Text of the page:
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Re: Should Web Services be served by a different HTTP n+1?

From: Nico Williams <nico@cryptonector.com>
Date: Thu, 24 Jan 2013 11:42:27 -0600
Message-ID: <CAK3OfOiSyzfMi8wbyu0mKJ8ZZtbj7iKA5wuAEfGTdgcabAg42A@mail.gmail.com>
To: Greg Wilkins <gregw@intalio.com>
Cc: Phillip Hallam-Baker <hallam@gmail.com>, "ietf-http-wg@w3.org Group" <ietf-http-wg@w3.org>
On Wed, Jan 23, 2013 at 8:42 PM, Greg Wilkins <gregw@intalio.com> wrote:
> On 12 January 2013 07:05, Phillip Hallam-Baker <hallam@gmail.com> wrote:
>> [...]
>
> -1
>
> It is already extremely difficult that we have to run at least 3 families of
> framing protocols, with many version varieties over ports 80/443:   HTTP
> (0.9, 1.0, 1.1), Websocket (pre RFC and post), SPDY (v2, v3)   and soon
> HTTP/2.0
>
> I'd like to see the future of port 80/443 to be convergence of framing
> protocols rather than divergence.   Specifically I would like to see that
> rather than send the websocket semantic over its own framing layer that
> HTTP/2.0 will be able to provide a framing layer that will satisfy both HTTP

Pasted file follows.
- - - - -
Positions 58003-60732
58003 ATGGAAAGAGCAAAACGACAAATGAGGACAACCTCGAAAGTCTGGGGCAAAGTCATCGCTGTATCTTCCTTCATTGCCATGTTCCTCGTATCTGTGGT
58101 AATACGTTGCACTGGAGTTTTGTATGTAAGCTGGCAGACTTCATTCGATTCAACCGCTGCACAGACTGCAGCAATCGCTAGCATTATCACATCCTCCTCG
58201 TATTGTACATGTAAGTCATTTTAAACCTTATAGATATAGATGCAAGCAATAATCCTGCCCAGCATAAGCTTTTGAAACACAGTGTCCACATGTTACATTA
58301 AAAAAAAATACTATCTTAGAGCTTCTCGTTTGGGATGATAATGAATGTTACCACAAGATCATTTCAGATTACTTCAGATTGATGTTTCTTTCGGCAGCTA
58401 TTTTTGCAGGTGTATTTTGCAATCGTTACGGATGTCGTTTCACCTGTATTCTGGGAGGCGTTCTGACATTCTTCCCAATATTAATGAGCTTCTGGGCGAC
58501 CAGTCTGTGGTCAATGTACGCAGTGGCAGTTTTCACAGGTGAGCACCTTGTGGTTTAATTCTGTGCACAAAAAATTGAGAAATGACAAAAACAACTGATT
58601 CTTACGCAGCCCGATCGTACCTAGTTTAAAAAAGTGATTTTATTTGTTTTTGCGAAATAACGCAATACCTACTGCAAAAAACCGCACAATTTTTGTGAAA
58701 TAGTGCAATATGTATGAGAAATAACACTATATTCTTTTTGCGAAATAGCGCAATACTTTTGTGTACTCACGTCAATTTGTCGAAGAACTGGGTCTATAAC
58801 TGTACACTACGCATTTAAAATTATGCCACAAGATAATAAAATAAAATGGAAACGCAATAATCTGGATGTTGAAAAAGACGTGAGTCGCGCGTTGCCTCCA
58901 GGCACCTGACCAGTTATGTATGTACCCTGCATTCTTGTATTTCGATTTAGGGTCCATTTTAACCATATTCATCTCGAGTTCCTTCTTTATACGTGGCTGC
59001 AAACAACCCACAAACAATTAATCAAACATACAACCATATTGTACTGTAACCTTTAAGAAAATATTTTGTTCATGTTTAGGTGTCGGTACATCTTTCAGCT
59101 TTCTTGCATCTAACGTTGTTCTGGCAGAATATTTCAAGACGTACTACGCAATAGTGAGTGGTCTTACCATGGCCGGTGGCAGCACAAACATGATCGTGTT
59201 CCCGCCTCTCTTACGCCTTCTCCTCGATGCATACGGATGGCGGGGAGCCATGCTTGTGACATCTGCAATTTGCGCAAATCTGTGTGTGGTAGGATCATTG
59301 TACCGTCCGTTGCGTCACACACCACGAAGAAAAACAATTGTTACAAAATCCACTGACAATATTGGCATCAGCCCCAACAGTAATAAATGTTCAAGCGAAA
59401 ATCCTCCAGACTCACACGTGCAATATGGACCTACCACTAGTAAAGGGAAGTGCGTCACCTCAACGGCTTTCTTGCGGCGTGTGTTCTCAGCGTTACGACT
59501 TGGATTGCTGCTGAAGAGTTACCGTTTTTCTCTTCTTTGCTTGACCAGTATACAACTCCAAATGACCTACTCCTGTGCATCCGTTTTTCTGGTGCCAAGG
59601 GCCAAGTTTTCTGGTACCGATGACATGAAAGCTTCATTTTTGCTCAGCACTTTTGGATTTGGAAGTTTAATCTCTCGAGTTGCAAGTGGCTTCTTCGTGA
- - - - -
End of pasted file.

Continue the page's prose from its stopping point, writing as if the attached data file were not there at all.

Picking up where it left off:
> and websocket semantics.
>
> If webservices cannot be catered for by either of those semantics (and I
> have my doubts as I think muxed HTTP is a pretty good match), then perhaps
> there could be an argument to propose another semantic to be carried by the
> same framing layer.

Be careful about multiplexing different qualities of traffic over a
single TCP connection.  You don't want to have the SSHv1 flow control
problems all over again.  You also don't want to replicate SSHv2's
answer to those problems.

Basically, you should want one connection for bulk-ish traffic, and
one for non-bulk-ish traffic.  Else bad.

Nico
--
Received on Thursday, 24 January 2013 18:26:39 GMT

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